Source: FX Week
The ACI Financial Markets Association (ACIFMA) is planning to file an amicus brief, supporting the appeal of former HSBC executive Mark Johnson, who was convicted of wire fraud relating to a $3.5 billion foreign exchange order in October 2017.
Amicus briefs are legal documents filed by non-litigant parties who have a strong interest in the subject matter of cases going through appeal, to advise the courts on additional relevant information that might be relevant to the case.
ACIFMA, a trade body representing 9,000 financial market professionals globally, plans to file an amicus brief to argue that upholding the conviction of Johnson could have serious ramifications for the industry.
“Our major concern is that, at face value, this case revolves around pre-trade hedging a large fixing transaction and questions the legitimacy of a bank following the correct risk management approach to such a deal,” says Bruno Langfritz, chairman of ACIFMA.
Opening briefs in the case are due on August 30. Amicus filings must be made within seven days of that date.
“If the appeal is not successful this could have huge implications in the use of ISDA agreements and the concept of principal-to-principal trading that underpins FX trading, and we will have to think about the implications for the market,” says Langfritz.
Johnson, a former global head of foreign exchange cash trading at HSBC, was found guilty of wire fraud and conspiracy in October 2017, for “frontrunning” a large fixing trade that he and his team conducted in December 2011 for the bank’s client, Cairn Energy. He was sentenced to two years in prison in April and is appealing the conviction in the Second Circuit Court.
ACIFMA believes the facts that are on appeal are particularly concerning because the decision made by jurors in the Eastern District Court of New York appears to have altered or overridden the scope of the fiduciary obligations under the ISDA agreement – a standard master contract that underpins several over-the-counter transactions.
There is also unease among ACIFMA members that Johnson has been labelled a criminal for trading in a manner that seems to conform to what the FX Global Code of Conduct has approved as being good industry practice.
While the Code did not exist when Johnson was trading in the market, Principle 11, which outlines best practices around pre-hedging orders, and Principle 10, which is relevant to fixing orders, were the product of two years of work between public- and private-sector representatives.
According to these principles, Johnson acted in line with best practices as they stand today.
“If you impose secondary hindsight type of legal standards – especially criminal standards – to behaviour that at the time it was undertaken, the trader arguably had no reason to believe was wrong, then you’re going to have an impact upon banks’ willingness to take risks, which has a direct impact upon the liquidity available,” Jack Drohan, the New York-based president of ACI America, tells FX Week.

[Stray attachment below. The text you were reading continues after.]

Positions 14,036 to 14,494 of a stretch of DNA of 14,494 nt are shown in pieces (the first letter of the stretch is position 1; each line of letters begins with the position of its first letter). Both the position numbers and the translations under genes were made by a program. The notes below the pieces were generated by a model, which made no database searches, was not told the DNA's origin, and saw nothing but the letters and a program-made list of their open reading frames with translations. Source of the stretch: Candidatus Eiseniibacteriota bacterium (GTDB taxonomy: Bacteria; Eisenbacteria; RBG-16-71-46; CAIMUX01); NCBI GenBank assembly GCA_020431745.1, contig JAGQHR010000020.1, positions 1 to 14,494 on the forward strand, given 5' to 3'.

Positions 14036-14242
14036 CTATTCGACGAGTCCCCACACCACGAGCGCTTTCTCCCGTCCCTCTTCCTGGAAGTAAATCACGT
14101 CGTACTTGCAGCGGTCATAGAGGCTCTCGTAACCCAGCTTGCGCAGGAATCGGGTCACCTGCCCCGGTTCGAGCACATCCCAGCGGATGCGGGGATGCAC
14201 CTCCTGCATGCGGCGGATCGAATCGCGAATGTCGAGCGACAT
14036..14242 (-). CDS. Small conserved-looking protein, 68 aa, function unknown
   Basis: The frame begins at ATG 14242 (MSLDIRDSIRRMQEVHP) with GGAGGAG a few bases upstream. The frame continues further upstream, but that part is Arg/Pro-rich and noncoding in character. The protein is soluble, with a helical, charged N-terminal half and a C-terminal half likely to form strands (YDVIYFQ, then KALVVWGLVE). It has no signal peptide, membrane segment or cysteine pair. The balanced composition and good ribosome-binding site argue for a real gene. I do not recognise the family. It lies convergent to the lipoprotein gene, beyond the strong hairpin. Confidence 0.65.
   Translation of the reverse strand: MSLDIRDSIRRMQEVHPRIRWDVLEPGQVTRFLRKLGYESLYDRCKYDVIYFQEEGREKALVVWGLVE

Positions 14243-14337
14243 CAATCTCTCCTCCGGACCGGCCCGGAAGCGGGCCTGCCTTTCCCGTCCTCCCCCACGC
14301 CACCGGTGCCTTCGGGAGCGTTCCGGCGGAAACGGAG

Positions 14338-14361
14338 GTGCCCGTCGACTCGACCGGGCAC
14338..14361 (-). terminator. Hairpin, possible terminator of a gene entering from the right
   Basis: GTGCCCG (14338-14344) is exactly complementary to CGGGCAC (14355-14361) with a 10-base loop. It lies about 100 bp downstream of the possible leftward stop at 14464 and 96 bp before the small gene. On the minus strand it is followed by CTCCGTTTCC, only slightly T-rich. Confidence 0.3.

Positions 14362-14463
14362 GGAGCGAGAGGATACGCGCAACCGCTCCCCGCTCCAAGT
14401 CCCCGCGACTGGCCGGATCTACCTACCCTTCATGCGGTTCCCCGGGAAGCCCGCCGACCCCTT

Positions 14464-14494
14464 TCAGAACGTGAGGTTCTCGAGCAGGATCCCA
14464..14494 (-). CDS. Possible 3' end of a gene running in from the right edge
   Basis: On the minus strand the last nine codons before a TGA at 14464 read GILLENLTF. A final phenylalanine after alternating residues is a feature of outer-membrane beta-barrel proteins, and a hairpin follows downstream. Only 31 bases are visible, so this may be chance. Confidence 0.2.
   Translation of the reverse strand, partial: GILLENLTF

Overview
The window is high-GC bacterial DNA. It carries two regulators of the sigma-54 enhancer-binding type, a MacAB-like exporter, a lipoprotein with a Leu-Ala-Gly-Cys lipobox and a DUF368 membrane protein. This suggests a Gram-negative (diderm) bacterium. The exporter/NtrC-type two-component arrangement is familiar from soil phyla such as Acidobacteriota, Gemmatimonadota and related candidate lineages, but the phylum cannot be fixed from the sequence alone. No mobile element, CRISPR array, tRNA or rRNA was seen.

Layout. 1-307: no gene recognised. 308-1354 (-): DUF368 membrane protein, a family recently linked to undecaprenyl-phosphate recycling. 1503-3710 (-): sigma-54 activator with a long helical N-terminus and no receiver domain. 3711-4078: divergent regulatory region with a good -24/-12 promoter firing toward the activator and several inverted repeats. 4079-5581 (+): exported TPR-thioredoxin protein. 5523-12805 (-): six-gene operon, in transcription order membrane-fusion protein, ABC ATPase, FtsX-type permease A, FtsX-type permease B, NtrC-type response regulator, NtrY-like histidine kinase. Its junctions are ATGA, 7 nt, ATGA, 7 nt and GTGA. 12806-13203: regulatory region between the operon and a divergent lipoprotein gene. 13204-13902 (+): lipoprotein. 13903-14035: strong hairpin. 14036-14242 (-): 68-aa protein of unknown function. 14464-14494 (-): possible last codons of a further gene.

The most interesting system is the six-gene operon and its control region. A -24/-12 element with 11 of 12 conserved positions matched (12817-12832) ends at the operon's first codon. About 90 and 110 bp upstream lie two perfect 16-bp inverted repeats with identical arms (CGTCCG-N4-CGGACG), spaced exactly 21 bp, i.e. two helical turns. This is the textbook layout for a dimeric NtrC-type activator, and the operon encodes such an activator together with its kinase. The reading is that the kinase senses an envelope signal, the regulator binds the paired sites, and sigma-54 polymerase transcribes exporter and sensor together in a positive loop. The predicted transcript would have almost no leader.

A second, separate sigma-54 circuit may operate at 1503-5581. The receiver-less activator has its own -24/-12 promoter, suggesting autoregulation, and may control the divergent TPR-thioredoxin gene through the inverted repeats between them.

This industrywide impact on risk taking and, in turn, liquidity provision could be where the outcome of the Johnson case creates the biggest reverberations.
“If banks feel [that] because of the legal verdict, they could not pre-trade hedge these orders, the market impact could be significant,” Langfritz says.
Such an outcome could increase the cost of executing fixing transactions and also result in periods of extreme volatility during fixing windows. “This would not be conducive, regarding consideration as to if your actions risk disrupting the market. It also raises profound issues for the concept of principal-to-principal trading,” he adds.
A career-ending deal
In 2011, Cairn sought pitches from about nine banks to covert $3.5 billion (£2.25 billion) in sale proceeds into sterling. These requests for proposals have already contributed to information leakage about the deal, as dealers who had not been selected knew a large deal was in the offing, leaving them on the lookout for the transaction going through.
Cairn chose HSBC and opted to execute the order at the fixing, which the bank offered as one of three possible options with the proviso that Cairn give it two hours’ notice before the transaction, so the dealer could start to pre-hedge.
The FX Global Code states in Principle 10 that, for a fixing order, it is acceptable to transact over time before, during or after the fixing calcu lation window, as long as it does not have an intentionally negative impact on the outcome for the customer.
It is unacceptable, however, to buy or sell a larger amount than is in the client’s interest within seconds of the fixing calculation window, or transact shortly before it in order to have an adverse impact on the price. Traders cannot show a large interest in the market during the fixing calculation window in an attempt to manipulate price. Neither can they inform others of a specific client dealing at the fixing rate or acting with other market participants to either inflate or deflate that rate.